7 Questions normally people ask about GST

7 questions normally people ask about gst

1. What is GST?

GST is the short form for Goods and Services Tax. It’s basically a tax which is added to a portion of goods or services. In the real world, this tax is enforced on manufacturers, primary industry producers and as well as retailers.

The problem here is that all registered business that fits the requirements mentioned above are able to claim these input tax credit from the government. However, the individuals like you and us are not able to do so which in the end burdens your pocket.

2. How will you be affected?

As what answered in the first question, you basically need to pay more and get “almost” nothing in return.

3. Is this a new system that the Malaysian government came up with?

Many countries worldwide have embraced the GST as a replacement to a single-stage sales tax regime.

4. Why we need GST?

This new tax will increase the revenue for the government and as a result, it narrows down the fiscal deficit. Or in other words, it’s good for our economy. But that’s not for sure (If you know what we mean).

5. Will there be a corresponding fall in income tax to compensate?

The Malaysian government is currently working on a system to ensure that this whole GST will not affect the lower income group.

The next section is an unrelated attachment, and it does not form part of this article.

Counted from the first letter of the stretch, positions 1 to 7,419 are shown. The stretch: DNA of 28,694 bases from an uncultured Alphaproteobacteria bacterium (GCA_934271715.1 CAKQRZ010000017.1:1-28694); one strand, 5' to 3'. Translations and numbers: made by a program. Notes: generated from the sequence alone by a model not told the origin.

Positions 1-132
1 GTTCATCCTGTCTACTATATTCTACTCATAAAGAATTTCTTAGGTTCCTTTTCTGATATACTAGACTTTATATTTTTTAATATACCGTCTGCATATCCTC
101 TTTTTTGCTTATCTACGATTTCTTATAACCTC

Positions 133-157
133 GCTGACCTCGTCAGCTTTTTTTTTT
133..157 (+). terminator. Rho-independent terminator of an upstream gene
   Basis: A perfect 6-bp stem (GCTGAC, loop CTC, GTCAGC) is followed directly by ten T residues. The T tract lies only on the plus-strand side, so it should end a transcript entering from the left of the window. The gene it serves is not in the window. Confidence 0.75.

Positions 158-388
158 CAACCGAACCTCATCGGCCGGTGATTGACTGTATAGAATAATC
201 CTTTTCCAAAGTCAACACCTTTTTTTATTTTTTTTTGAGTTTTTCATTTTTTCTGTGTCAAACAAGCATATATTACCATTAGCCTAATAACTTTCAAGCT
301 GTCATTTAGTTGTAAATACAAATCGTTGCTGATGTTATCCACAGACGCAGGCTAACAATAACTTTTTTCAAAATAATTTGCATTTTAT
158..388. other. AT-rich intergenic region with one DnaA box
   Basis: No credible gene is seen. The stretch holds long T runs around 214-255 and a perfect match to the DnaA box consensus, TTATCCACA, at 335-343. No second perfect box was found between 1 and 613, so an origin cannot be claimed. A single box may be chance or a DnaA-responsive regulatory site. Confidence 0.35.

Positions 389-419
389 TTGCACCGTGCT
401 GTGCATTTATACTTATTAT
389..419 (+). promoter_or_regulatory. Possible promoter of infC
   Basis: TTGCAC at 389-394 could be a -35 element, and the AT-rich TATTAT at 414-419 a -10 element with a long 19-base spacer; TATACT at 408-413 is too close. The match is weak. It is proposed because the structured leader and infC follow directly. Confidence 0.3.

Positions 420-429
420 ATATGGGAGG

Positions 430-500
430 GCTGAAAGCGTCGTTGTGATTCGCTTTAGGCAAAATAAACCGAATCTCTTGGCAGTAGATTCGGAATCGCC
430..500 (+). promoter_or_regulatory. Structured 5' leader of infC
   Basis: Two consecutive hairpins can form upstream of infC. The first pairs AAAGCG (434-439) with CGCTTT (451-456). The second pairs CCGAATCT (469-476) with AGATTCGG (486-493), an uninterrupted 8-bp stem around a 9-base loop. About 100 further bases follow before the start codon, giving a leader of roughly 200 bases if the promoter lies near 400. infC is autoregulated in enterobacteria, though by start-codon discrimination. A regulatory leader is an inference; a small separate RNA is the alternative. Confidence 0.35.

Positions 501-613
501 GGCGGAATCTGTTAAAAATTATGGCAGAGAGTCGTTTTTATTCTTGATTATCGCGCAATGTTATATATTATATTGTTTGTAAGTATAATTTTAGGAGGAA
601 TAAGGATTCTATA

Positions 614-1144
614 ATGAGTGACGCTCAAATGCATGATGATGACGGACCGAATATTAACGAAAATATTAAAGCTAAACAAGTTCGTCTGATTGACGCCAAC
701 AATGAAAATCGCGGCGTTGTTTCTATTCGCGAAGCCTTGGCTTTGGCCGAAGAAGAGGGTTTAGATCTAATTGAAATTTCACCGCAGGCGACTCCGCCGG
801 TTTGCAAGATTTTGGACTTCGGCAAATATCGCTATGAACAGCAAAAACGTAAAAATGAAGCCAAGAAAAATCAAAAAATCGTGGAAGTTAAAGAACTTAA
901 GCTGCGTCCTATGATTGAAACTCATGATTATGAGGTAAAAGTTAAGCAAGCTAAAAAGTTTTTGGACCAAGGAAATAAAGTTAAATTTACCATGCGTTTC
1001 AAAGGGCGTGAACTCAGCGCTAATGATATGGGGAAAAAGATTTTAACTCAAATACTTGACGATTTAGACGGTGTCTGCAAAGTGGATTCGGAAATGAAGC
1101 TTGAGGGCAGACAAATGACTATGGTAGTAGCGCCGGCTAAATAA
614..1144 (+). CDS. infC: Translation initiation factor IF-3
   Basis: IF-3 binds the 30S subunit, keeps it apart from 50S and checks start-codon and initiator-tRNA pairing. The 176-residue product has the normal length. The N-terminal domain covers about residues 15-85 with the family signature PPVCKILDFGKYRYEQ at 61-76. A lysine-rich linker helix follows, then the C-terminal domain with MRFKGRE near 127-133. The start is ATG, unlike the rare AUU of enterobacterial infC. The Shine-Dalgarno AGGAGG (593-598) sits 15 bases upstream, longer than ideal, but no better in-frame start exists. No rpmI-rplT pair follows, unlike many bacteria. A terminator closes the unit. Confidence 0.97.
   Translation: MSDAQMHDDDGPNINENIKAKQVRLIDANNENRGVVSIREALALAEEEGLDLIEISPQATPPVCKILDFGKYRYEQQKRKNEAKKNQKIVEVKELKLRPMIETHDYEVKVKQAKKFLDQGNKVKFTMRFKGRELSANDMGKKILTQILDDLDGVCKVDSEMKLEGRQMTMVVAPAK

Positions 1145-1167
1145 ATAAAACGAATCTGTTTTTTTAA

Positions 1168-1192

Ministry of Finance secretary-general Mohd Irwan Serigar has come on record to say the GST will be introduced as a package. However, there are no concrete details pending an official announcement.

Cash handouts in the form of BRIM (the 1Malaysia People’s Assistance Programme) next year have been promised to help soften the blow of subsidy rationalisation and the GST.

But considering the fact that the GST is designed as a revenue-neutral replacement tax, additional measures such as an adjustment to income or corporate taxes are considered unnecessary at this stage.

In the event a decision is made to implement a GST rate higher than the revenue-neutral rate of 4%, then the government may consider lowering income tax rates said Inland Revenue Board (IRB) director-general Mohd Shukor Mahfar in a press conference last month.

6. Does GST increase the cost of doing business?

Of course no. The burden eventually fall on the consumer.

7. Will the GST take more from the poor than the rich?

The rich are getting richer and the poor are getting poorer. In other words, the impact is simply higher for lower income individuals compared to the high income individuals.

Source – KiniBiz

Written by FunnyMalaysia

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